Perhaps one of the easiest things for anyone to do is to find all the things that are wrong in the world, or in your life and then be critical of them. If you read the paper or look at news web sites or blogs, you’ll see: terrorism, crime, poverty, economic inequality, homelessness, hunger, unimaginable cruelty, and more. And if you examine your own life, you may find: career choices you regret, relationships that went sour, a belief that you’re not attractive or wealthy or enough, and so on.
More difficult to do—but infinitely more productive and rewarding—is looking for all the things in the world or your life that are good or going right, and then being grateful for them. If it’s difficult, it’s only because we’re not used to thinking like that, and we haven’t made that type of thinking a habit. So, in this entry, I want to discuss how to cultivate an attitude of gratitude. And I’ll use my own experience as an example.
There was a time in my life when my mind automatically went to the worst case scenario, and I would stew over all the things that were going wrong and that could go wrong. This is an example of what psychologists call “all-or-nothing thinking” or “black-and-white thinking,” and it often takes the form of particularly pointed self-criticism that just sets you up for failure. Here are some examples:
- “If I don’t win this game, the season and all my practice mean nothing” (an impossible standard to live up to; you can’t and won’t win every game).
- “If I’m not perfect, I’m worthless” (inability to recognize the gray areas where most of our lives really take place).
- “You can’t be both spiritual and prosperous (limiting belief).
Black-and-white thinking is an exceptionally unhelpful and difficult habit to break—mainly because it’s usually programmed into us by authority figures or experiences during our youth or formative years, and it happens so automatically and unconsciously. You don’t even realize that these internal dialogs are taking place.
You can also see how black-and-white thinking naturally causes you to focus on things that are wrong—or that you expect to go wrong.
With this mindset as a filter during a difficult period for me, I looked around in the world and found things that were wrong, out of place or simply negative, and used them as reinforcing evidence for my own belief that worst-case scenarios were going to happen, or that I was wrong, worthless, etc.
I was able to overcome this thinking and break the pattern, however, by forcing myself to consciously look for things that were right in my life and the world and then focusing on how grateful I was for them.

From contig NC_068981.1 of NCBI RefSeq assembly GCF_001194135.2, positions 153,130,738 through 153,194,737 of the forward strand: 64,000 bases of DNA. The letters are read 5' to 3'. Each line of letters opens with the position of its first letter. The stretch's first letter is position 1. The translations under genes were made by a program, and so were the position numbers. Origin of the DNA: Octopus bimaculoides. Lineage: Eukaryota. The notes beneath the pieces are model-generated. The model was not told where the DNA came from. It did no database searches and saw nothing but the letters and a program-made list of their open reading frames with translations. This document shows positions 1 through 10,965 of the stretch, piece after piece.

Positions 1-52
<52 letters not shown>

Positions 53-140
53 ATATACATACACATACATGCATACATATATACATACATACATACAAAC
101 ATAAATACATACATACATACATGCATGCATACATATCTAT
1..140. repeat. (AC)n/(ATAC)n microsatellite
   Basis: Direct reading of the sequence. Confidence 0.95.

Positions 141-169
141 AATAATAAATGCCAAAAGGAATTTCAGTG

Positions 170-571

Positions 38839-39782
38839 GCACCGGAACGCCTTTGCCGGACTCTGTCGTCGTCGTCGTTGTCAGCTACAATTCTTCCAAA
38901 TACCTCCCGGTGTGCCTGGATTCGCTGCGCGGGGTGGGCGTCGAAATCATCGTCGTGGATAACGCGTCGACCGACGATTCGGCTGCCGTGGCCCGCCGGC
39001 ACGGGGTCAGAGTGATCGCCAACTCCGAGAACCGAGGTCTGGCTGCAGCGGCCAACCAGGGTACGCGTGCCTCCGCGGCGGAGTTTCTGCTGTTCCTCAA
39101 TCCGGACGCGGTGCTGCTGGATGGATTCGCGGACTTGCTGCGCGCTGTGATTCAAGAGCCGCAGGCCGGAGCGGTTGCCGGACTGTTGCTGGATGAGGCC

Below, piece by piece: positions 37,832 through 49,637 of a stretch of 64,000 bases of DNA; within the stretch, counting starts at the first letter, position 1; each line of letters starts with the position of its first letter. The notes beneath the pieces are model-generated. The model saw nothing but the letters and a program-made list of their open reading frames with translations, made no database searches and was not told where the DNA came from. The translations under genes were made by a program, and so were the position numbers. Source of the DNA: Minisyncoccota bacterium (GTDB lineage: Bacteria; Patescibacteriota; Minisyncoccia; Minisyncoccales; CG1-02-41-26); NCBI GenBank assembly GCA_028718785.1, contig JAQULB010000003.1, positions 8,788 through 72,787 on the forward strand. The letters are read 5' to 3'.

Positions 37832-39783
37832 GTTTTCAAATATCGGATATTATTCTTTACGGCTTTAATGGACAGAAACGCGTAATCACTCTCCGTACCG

I began to actively cultivate an attitude of gratitude.
Here’s how I did it. Each time I noticed my mind starting to drift into that old negative state of thinking I would take a deep conscious breath, close my eyes, and recall 5 things in my life that I felt grateful for or made me happy. I would replay these 5 things over and over until a positive state of joy or gratitude grew inside of my body and I actually could feel my state beginning to change.
Another exercise that you can do is to create a happy journal or gratitude list. Here is how to do it!
Take the time to create a personal data base of people, opportunities or circumstances that you can or should give thanks for. Here’s just a partial list of ideas of get you started: your family, your job, where you live, your neighborhood, your friends, your health, important people who have been in your life, key milestones that were turning points in your life Write them down in great detail, as if you’re in a movie about the experience. Write it from your personal point of view, explaining what you see, hear and feel—and even smell and taste, if those are appropriate—as you live and experience them. This is called “associating” in the experience. Make it as vivid as possible.
Then, each morning, set aside some time to focus on two or three of these items and focus on each one. Fully associate into the experience once again and then say something to yourself like, “I am so grateful for _______,” and then linger in the scenario. Stay associated into it for a few minutes, and really feel grateful. You may notice a shift in your thinking or attitude. Then, move to a second and a third item on your gratitude list, if you have time and do the routine again.
What you will find, after a couple weeks of this exercise, is that your attitude will change. It may or may not be dramatic. You may this so powerful and compelling an exercise that you wake up one day just completely transformed. Or, you may find the change more gradual; one day, you simply realize that you feel differently about people or circumstances that used to bother you. Or, people around you may tell you that “something about you is different,” or “you’ve changed.”
It may be gradual, or it may be dramatic. But this exercise of gratitude will change you for the better.